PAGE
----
Deep:  Yes, totally! But you have to be in the position to direct the media/magazine in that direction.  That takes foresight, confidence, belief and knowledge.  If the decision makers point of view is, “Modern Indian women aren’t sari/salwaar kameez wearing” then that’s the direction the magazine is going to go. No matter what your views are, you can’t do anything about that. That’s where it becomes a social responsibility.

Personally, I feel it’s a huge shame if that was to happen. You might not wear the sari as your mum did, but it isn’t just for cocktails and weddings. This is why I did  the ‘new wave’ story in Vogue, which showed new ways of wearing a sari. The editorial was extreme, but sometimes you have to be extreme to explain and inject a new thought. How many people actually challenge the notion of a sari blouse?


Malika: But who is going to say “Hey, we’re going to take a risk, we’re going do something conceptual. Perhaps our readers are ready for this.” What is it going to take to break away from celebrity cover, risk-averse editorials and how do those mindsets change when it always comes down to the bottom line?

Deep:  I will! – (laughs). It happens with a group of people thinking alike. That already exists in India – and that’s why I think India is ready. The fact that we’re having this conversation means as much. Together we know other people that think exactly the way we do. I think it will take some strong individuals to do something. And it doesn’t take long to cause a ripple, it’s already happening.

I think what people need is choice. They need comparisons. At the moment, a handful of media dictate what’s going on, but when you have ten, you have a choice, you can join a different camp that suits your needs. That camp isn’t a battle against the another, it’s just a different point of view.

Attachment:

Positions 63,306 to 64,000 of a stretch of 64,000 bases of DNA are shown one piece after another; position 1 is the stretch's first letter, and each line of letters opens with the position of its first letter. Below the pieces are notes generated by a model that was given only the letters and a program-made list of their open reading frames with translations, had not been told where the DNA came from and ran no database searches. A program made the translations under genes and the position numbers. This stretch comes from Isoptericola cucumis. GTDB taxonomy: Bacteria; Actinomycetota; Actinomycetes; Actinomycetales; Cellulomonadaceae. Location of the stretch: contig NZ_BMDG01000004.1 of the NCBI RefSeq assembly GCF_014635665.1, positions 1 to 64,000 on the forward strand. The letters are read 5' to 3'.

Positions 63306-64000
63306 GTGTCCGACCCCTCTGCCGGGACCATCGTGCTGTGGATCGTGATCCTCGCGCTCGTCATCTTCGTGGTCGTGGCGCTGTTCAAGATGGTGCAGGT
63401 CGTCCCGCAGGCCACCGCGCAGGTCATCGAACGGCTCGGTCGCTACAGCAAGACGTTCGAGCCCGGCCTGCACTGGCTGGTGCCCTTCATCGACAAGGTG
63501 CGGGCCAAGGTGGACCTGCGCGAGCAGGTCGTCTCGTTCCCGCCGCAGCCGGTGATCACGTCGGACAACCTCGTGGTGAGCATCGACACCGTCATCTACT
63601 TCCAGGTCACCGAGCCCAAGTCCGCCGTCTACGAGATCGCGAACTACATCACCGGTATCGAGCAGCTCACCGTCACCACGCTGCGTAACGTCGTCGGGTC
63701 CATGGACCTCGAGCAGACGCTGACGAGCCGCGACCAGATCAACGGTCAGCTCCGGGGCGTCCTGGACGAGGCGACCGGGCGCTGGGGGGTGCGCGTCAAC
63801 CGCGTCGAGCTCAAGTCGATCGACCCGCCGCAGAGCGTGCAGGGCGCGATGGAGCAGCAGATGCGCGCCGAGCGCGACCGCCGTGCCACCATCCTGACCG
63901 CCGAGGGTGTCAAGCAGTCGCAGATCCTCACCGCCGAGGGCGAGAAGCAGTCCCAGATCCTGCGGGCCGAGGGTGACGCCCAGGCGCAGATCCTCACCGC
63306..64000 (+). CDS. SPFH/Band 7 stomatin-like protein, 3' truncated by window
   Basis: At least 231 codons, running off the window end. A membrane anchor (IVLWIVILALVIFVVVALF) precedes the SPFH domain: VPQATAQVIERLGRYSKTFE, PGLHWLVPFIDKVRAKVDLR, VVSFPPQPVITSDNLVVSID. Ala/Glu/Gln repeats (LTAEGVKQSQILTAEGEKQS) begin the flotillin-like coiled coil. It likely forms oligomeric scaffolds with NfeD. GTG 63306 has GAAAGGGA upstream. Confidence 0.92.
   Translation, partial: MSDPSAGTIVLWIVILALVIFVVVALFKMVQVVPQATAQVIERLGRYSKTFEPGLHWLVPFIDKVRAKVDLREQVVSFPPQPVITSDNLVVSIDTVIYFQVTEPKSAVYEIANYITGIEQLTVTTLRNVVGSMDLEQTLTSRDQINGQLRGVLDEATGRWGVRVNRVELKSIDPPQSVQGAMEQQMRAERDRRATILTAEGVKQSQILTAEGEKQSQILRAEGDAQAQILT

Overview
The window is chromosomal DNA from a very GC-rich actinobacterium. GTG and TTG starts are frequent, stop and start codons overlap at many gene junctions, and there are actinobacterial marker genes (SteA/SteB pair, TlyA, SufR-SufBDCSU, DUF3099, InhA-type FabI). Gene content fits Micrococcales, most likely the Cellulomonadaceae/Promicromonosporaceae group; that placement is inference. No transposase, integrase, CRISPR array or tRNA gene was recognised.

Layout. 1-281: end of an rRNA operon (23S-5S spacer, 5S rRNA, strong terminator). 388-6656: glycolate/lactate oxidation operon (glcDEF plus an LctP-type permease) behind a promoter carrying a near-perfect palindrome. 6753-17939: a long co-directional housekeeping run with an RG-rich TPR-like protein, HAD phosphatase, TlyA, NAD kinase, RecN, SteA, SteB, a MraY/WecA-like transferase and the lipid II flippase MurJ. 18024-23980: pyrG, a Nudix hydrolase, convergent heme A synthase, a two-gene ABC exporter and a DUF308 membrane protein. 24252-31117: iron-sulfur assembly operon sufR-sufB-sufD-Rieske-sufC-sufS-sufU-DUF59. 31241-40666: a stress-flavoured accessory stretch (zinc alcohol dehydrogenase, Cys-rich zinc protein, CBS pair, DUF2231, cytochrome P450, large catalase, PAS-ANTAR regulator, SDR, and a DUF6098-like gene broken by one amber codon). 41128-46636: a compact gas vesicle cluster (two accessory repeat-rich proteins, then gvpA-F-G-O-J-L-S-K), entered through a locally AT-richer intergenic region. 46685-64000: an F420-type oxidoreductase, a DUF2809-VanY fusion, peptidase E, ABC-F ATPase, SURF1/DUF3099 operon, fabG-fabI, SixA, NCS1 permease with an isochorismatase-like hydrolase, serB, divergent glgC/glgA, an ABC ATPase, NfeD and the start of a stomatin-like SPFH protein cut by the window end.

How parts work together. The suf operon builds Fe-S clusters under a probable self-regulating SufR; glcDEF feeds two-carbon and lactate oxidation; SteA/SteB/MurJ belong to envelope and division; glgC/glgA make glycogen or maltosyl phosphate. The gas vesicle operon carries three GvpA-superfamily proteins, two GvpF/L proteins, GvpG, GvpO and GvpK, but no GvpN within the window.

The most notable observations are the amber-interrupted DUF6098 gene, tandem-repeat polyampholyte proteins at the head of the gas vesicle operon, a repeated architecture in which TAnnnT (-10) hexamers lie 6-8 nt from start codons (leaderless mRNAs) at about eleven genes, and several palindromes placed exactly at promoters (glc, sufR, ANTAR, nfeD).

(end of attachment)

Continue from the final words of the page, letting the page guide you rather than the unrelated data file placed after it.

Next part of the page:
I knew that Vogue was going to be Bollywood driven, in terms of its covers. American Vogue only has celebrities on theirs, so it’s nothing new. But I believe it’s a cycle. Let’s hope that things will change again, that depends on social trends. What we do is a reaction to the time we live in!

Many people also miss the point, that the bottom line will look after itself if you do what you believe in and people connect to it.  That balance is where you need to take a calculated risk.


Malika: I can’t tell you how many stylists who work within fashion media are on the same page as us. There are many voices that want to push the envelope. For some reason,  everyone is happy to talk ‘off the record’ but the minute you want accountability, it’s a different story. Is this perhaps an issue of confidence and bureaucracy?

Deep:  Absolutely. It’s a small world.

I ‘m a firm believer in good old hard work and good people.

If my work is perceived to be successful, it’s purely because of other people in my life. Yes, I might have had the intention and put in the hard work – but it’s about being given the opportunity.  Recent examples: at Vogue India I wholeheartedly give the credit to Anna Harvey, who believed in me and employed me at the wonderful world of Condé Nast. My work with Tatler this year and the changes I made, the credit goes to my editor Kate Reardon, who allowed me to explore. If you don’t have those kind of values and people, then you’re not going very far.